Granger Construction’s investment in Virtual Design Technology enabled the Warren County Jail project team to use 3D camera modeling to improve the customer experience while enhancing security and attaining over $55,000 in savings.

UNDERSTANDING THE VALUE

Camera Modeling Warren County Jail
Designs for Warren County’s new jail facility called for over 200 security cameras across both administrative and operational spaces.

Security cameras are used in a number of facilities, from K-12 schools and university campuses to hospitals, banks and correctional facilities, like Warren County Jail.

“It can be very expensive to move cameras in specialized spaces like jails once they have been installed,” noted Granger Project Engineer Kyle Rosinski. “In offices, lobbies and schools, you have acoustic ceilings with tiles you can usually pop out to access MEP (mechanical, electrical and plumbing), but jails are largely constructed of concrete and steel. You have specific routes for MEP conduit, and once you lock up and enclose those MEPs, moving a camera after installation requires costly rework to gain access. This is why using BIM modeling to review camera placement prior to installation can be so valuable.”

Designs for Warren County’s new jail facility called for over 200 security cameras across both administrative and operational spaces. According to Granger’s Estimating and Virtual Design team, adjusting the location for any one of these cameras after installation could mean between $750 and $1,600 per camera. This is without taking into consideration possible costs and logistics such as relocating occupants or managing downtime if the changes were identified after the Owner took possession of the space. Other cost variables to consider are the distance the cameras need to be moved and whether new cabling and additional raceways are required. Additionally, there is the actual cost of the cameras.

By using BIM modeling to review camera placement prior to installation at Warren County Jail, the team identified 43 cameras that needed to be adjusted prior to installation, saving at least $55,200.

THE PROCESS

Warren County Jail’s 3D modeling and review process was completed during two months of the pre-construction planning period.

“The idea for camera modeling was first introduced to Granger’s project team by our Regional Director and Senior Project Manager, Jason Woehrle,” continued Rosinski. “I ran it by Warren County’s Jail Administrator, Major Brett Richardson, and with buy-in from the Sheriff’s Office, we started our three-part assessment process.”

  1. Identification: The team began by working with Major Richardson to identify which cameras to model and understand how jail administrators intended to use the cameras in each space. Rosinski then noted elevation and location details for every identified camera and handed this information over to Granger’s BIM Coordinator, Darrah Leach.
  2. Modeling: Utilizing the project team’s Revit model, Leach set up camera views to simulate the angle and type of camera beings installed in each location. For examples, if a camera had a 30 degree view or could rotate 360 degrees, those were the views Leach would model. She then added more realistic perspective and detail using the rendering engine EnscapeTM.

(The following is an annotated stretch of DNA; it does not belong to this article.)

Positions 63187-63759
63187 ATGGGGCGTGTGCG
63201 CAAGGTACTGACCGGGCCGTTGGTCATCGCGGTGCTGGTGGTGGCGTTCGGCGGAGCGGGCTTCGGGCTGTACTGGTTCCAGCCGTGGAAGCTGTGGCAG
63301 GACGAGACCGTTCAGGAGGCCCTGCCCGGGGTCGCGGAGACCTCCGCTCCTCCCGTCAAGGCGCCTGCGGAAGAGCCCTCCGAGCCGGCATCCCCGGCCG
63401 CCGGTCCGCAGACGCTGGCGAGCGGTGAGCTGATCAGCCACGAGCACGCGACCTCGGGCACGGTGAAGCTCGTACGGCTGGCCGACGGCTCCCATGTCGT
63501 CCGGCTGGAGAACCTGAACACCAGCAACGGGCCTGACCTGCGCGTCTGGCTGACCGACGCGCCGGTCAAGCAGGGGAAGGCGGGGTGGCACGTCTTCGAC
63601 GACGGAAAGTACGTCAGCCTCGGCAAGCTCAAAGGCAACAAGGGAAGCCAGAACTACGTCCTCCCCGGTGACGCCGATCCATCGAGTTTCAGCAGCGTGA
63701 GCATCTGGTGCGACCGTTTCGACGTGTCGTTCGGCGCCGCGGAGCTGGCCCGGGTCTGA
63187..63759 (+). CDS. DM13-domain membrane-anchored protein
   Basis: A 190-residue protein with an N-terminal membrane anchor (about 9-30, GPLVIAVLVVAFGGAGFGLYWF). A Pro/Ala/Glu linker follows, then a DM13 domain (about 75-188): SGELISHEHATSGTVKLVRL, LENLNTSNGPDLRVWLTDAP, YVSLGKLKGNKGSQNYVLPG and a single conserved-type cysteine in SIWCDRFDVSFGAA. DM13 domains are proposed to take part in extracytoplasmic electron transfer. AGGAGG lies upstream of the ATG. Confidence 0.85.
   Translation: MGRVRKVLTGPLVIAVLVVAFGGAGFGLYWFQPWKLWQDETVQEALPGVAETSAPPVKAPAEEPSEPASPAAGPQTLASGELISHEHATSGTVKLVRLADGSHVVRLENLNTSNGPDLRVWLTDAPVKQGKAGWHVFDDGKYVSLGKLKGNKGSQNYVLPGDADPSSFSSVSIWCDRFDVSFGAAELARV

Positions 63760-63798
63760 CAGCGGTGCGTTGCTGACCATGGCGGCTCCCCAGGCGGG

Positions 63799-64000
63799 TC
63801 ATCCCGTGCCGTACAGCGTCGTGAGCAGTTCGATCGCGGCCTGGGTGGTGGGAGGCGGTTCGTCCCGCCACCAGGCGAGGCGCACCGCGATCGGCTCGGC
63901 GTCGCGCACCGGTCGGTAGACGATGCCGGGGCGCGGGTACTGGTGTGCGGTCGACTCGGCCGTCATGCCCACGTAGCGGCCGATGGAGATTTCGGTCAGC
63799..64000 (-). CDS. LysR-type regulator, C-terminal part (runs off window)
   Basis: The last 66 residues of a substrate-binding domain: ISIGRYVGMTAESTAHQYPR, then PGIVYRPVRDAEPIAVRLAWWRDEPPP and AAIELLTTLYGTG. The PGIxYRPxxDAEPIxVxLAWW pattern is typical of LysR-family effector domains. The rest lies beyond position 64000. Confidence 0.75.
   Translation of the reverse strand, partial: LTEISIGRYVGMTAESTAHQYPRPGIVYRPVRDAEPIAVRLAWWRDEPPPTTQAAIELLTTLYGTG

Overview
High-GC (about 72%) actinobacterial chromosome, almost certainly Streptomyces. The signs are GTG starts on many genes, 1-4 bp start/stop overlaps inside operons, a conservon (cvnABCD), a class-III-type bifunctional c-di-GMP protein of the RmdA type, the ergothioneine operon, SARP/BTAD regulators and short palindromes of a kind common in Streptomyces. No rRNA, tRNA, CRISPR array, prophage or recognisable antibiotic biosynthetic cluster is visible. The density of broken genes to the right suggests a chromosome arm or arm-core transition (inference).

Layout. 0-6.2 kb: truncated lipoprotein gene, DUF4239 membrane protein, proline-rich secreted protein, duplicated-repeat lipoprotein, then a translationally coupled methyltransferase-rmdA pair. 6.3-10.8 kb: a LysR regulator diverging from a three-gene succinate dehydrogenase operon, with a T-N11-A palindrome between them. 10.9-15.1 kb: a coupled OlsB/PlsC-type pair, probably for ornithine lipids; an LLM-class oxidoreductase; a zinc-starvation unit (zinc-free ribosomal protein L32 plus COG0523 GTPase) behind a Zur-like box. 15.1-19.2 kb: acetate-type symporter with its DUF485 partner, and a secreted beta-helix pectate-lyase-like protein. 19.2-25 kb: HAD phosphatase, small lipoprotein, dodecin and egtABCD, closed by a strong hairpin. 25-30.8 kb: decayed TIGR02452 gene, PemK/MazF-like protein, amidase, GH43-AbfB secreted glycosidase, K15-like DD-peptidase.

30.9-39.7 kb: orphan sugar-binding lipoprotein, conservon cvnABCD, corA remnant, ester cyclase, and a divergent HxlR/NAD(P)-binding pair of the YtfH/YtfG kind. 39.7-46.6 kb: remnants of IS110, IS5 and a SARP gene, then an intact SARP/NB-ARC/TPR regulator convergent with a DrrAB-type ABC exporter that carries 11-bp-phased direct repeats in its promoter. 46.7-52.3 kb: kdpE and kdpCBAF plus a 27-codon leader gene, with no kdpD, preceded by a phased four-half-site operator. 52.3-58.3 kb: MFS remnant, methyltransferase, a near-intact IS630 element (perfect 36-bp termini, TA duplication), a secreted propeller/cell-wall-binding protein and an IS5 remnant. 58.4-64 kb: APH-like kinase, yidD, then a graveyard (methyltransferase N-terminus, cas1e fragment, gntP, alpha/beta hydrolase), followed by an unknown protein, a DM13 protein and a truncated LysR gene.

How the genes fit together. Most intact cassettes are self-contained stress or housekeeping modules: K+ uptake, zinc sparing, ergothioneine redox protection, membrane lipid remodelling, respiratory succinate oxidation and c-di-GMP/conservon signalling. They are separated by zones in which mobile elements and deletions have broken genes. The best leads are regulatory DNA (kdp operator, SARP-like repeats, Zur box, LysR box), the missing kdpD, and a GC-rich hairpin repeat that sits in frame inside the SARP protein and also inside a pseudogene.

3. Review: After completing the models, Granger’s team met with Major Richardson, Sheriff Larry Sims and partners from Prater Engineering and Accurate Controls to review each model and identify necessary adjustments. The team met three times over the two-month period and ended up altering positioning of 43 cameras.

KEY BENEFITS

“Using 3D camera modeling for projects like Warren County Jail offers many benefits,” noted Granger Director of Virtual Design and Construction Andy Darland.

  • Improved Visualization: Some cameras show 360 degrees, while others show 180 degrees. Another type may offer six angles, but maybe we need a certain angle pointed at a specific door or spot in the room. By creating 3D simulations, we bring these numbers to life for the staff who will use this technology once the spaces are complete. 3D models enable Owners and key stakeholders to see what their cameras will see ahead of any installation. This helps them better consider how they will manage the spaces with these cameras and provides a better picture of the project overall.
  • Obstructions, Omissions and Redundancies: 3D models are also excellent tools for identifying any view obstructions. For example, in jail areas there can be significant architectural or steel obstructions. Models help the project team identify and address these issues prior to installation and show areas where the Owner may want to add or reduce cameras to cover all necessary square footage.
  • Reduced Change Orders and Costs: Confirming camera placement and positioning early in a project is relatively easy and enables the project team to do things right the first time without needing to make costly adjustments after installation.

When asked for his opinion on the value of completing the 3D camera modeling and review, Major Richardson noted, “It definitely made me feel more comfortable with the camera placements after being able to see their field of view.”

Sheriff Sims added, “We felt it was extremely valuable and allowed us to suggest adjustments or additions as necessary.”

“3D modeling is an easy, fast and effective method for increasing quality and security while reducing project costs,” added Darland. “This is a Lean process we can use to add value across markets and facility types and I look forward to identifying new ways for our teams to utilize and advance this technology.”

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